I was very affected by this film. It did two things for me: give me an idea as to where the modern adventure roots back to and prove to me that John Huston was a fantastic filmmaker. The story is about the power of greed and the negative repercussions it can spur. Three men with nothing to lose head to the Sierra Madre to find gold and make a profit. What they discover there though is that there is a far greater supply than expected. One of the men named Dobbs (played by Humphrey Bogart) becomes greedier and greedier. That soon manifests itself into a paranoia and then an eventual craze that directly leads to his demise. One of the first films shot completely on location outside of the US, The Treasure of the Sierra Madre is a fantastic and original treasure movie that is more concerned with the substance of the film than the exotic locales and visual exposition most of its modern counterparts tend to obsess over. A scene in particular, when Curtin (Tim Holt) reads a letter aloud from the now widowed wife of James Cody (Bruce Bennett) to her husband comes to mind. What would seem like something that would never fit in the regular adventure movie instead becomes a testament to the film’s ability to allow painfully touching moments such as these to invade our hearts and remind us that this story knows itself more than anything else. As he did in The Asphalt Jungle, John Huston crafts a film out of its plot and the characters that live within it. Though I wish the characters of the film were developed a little more (they all felt like sort of extreme variations of the same person), the story is fascinating and can easily stand the test of time.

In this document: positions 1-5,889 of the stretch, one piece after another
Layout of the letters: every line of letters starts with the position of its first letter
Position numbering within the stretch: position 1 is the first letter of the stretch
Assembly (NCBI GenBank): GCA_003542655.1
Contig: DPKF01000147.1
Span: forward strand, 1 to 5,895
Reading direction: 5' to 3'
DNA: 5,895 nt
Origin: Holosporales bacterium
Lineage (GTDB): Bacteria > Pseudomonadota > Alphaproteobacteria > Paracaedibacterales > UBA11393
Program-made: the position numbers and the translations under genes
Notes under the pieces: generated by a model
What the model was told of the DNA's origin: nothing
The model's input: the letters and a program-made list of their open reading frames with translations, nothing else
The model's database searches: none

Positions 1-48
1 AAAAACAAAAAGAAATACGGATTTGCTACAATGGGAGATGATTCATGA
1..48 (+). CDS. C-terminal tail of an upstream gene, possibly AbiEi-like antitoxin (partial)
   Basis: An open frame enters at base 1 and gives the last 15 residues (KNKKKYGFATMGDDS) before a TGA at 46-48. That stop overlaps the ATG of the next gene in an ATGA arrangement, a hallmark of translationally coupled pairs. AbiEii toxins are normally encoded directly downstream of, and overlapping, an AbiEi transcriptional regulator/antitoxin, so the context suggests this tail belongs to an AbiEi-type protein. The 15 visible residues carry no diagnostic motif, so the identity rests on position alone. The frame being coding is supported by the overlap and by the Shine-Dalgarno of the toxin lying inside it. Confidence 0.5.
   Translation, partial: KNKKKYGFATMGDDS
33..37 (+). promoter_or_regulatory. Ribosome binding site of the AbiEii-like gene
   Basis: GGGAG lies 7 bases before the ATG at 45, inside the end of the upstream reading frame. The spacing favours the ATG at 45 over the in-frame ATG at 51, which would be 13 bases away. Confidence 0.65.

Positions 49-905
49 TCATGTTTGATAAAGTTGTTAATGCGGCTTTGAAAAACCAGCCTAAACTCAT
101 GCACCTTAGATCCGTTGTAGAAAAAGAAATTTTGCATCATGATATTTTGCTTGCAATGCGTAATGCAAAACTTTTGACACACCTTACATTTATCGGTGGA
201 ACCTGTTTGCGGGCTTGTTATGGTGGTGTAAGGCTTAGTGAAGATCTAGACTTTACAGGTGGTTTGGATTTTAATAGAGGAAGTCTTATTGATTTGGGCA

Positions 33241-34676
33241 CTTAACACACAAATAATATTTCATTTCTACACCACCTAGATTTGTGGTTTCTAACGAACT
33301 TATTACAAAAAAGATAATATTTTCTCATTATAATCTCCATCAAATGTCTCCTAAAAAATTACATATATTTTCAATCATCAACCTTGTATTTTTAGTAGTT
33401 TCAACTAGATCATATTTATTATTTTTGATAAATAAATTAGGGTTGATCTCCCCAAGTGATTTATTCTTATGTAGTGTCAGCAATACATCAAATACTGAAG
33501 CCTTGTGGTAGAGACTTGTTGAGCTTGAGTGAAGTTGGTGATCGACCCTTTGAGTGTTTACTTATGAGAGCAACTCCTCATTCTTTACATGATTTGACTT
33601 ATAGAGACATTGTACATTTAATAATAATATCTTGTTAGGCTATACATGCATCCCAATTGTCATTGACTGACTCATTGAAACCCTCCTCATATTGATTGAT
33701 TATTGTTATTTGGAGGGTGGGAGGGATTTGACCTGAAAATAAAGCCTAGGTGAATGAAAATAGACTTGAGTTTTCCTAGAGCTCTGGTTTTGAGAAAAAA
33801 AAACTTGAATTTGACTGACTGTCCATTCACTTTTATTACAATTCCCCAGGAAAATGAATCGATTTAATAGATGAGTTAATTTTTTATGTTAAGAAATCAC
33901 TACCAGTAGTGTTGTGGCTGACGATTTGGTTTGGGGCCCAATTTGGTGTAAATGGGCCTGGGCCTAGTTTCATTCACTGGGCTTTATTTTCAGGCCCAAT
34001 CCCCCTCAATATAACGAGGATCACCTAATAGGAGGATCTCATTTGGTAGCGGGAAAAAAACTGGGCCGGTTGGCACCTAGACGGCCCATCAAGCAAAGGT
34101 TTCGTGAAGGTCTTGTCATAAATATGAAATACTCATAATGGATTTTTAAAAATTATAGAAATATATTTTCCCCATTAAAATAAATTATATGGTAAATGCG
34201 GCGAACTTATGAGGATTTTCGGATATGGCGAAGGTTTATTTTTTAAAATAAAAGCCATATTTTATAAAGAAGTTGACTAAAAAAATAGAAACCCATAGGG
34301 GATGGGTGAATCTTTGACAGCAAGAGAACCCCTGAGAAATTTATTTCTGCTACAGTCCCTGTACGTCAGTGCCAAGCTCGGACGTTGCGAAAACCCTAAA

In Uncategorized on January 11, 2011 at 7:21 AM
Movie #119 Roshomon
(1950, Japan, d. Akira Kurosawa)
I watched this film in the context of my new course at USC: History of International Cinema II, which screened this film as an introduction to art cinema. Therefore, my perspective of the film was oriented to that train of thought. But had I not heard anything about the film, this Kurosawa gem would still have amazed me. It’s about the innate selfishness in every human that leads to their inability to be trusted. It tells the story of a farmer who must uncover the truth from three various accounts of the same event. It’s provocative and though very minimalistic in design (the film only has three locations), will hold you in absolute suspense. Spurring an artistic and cultural phenomenon, Roshomon‘s formal techniques of filmmaking (i.e. “triangle” framing of shots) is something to noteThough I did not expect the actual events to be discovered, Kurosawa’s very close account of the actual events near the end of the piece provide a solid climax to the film though it is nothing close to effect of the ambiguity of the message.